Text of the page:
The best of EcoWatch, right in your inbox. Sign up for our email newsletter!
ACTION: Tell USDA to Stop Buying 'Pink Slime' for School Lunches
So-called pink slime is a beef-like product created by grinding together connective tissue and beef scraps normally used in dog food, and treated with ammonia hydroxide to kill salmonella and E. coli.
It is "not meat" according to a 35-year veteran U.S. Department of Agriculture (USDA) microbiologist,1 and was recently rejected by the likes of McDonalds, Taco Bell and Burger King.2 So it's pretty disturbing that the USDA continues feeding this stuff to kids, and plans to buy seven million pounds of it for school lunches.
In an all too familiar story, despite concerns raised by USDA inspectors and minimal safety inspections, the USDA approval of Beef Products Incorporated's "Lean Beef Trimmings" was pushed through by USDA undersecretary JoAnne Smith, a George H.W. Bush appointee and former president of the National Cattleman's Association.
The USDA allows beef products like hamburgers to contain up to 15 percent of the Ammonia-treated, meat-ish stuff, but inadequate labeling requirements prevent parents from knowing if it's included in the meat being served at their kids' school.
Aside from the lack of nutritional value, pink slime raises a number of health and safety concerns. The New York Times exposed in 2009 that despite being treated with ammonia, three E. coli contaminations and four dozen salmonella contaminations occurred between 2005 and 2009, during which time school lunch officials temporarily banned hamburger makers from using pink slime from one facility in Kansas three times.3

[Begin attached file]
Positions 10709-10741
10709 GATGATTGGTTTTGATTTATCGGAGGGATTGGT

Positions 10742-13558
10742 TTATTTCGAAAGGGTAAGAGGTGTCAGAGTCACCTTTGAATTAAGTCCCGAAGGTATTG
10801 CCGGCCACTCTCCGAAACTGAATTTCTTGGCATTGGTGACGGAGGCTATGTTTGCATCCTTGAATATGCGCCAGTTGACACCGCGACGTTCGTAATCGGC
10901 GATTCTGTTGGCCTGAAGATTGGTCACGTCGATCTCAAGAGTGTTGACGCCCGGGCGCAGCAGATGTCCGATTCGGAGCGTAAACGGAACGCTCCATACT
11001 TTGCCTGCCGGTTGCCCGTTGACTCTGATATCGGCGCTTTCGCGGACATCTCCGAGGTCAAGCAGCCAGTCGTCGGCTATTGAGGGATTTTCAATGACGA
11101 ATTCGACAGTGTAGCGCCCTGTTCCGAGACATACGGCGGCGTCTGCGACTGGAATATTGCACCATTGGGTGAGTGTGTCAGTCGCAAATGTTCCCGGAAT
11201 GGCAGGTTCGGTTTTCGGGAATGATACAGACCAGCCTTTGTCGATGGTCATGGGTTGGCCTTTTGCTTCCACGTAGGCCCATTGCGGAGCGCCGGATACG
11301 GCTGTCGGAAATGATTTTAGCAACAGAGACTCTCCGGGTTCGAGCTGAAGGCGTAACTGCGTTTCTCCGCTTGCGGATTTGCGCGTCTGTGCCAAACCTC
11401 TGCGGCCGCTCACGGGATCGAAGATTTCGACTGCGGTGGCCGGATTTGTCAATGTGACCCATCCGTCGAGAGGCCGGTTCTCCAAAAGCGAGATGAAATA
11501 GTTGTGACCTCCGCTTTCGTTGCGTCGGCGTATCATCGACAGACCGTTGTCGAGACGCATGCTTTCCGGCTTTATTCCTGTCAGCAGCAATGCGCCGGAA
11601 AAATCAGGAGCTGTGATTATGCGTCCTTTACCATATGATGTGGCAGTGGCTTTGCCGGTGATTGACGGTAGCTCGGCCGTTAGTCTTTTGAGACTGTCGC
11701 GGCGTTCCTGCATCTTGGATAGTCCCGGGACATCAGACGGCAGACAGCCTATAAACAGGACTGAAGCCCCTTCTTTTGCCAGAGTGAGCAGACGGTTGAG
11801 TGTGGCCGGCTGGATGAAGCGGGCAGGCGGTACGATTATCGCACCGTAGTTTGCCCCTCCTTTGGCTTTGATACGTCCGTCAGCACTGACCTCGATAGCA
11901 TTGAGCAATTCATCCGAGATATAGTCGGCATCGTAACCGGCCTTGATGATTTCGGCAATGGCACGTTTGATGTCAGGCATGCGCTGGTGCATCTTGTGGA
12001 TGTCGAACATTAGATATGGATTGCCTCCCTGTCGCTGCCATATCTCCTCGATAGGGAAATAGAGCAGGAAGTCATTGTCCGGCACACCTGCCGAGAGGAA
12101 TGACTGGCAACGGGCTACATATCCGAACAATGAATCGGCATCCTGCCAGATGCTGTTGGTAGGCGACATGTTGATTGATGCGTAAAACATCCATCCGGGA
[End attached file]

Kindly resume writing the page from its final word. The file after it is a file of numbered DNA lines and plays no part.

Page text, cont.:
Ammonium hydroxide is harmful to eat by itself, and can potentially turn into ammonium nitrate, a common ingredient in home made explosives.
Kids need nutritious food to be able to learn in school, and many of the tens of millions of kids who rely on school lunches come from low income families where they are less likely to get a healthy diet. While pink slime is a nutritionally inferior and potentially risky product, the school lunch program saves only three cents per pound of ground beef by continuing to put this filler in kids hamburgers.4
Over the past few months, numerous fast-food chains have rejected the product and say they no longer use it. School lunch officials should clearly follow suit.
Sign our petition to keep 'pink slime' out of school cafeterias today by clicking here.
1. Partners in 'slime': Feds keep buying ammonia-treated ground beef for school lunches, The Daily, 3/5/12
2. Pink Slime For School Lunch: Government Buying 7 Million Pounds Of Ammonia-Treated Meat For Meals, Huffington Post, 3/5/12
3. Safety of Beef Processing Method Is Questioned, New York Times, 12/30/09
4. Pink Slime, Ammonium Hydroxide Fast Food Ground Beef Additive, Dropped By McDonald's Et Al., Huffington Post, 1/27/12
EcoWatch Daily Newsletter
An area in Louisiana whose predominantly black and brown residents are hard-hit by health problems from industry overdevelopment is experiencing one of the highest death rates from coronavirus of any county in the United States.
A central player in the fight against the novel coronavirus is our immune system. It protects us against the invader and can even be helpful for its therapy. But sometimes it can turn against us.
Calling someone a delicate flower may not sting like it used to, according to new research. Scientists have found that many delicate flowers are actually remarkably hearty and able to bounce back from severe injury.
With global air travel at a near standstill, the airline industry is looking to rewrite the rules it agreed to tackle global emissions. The Guardian reports that the airline is billing it as a matter of survival, while environmental activists are accusing the industry of trying to dodge their obligations.
The outbreak of COVID-19 across the U.S. has touched every facet of our society, and our democracy has been no exception.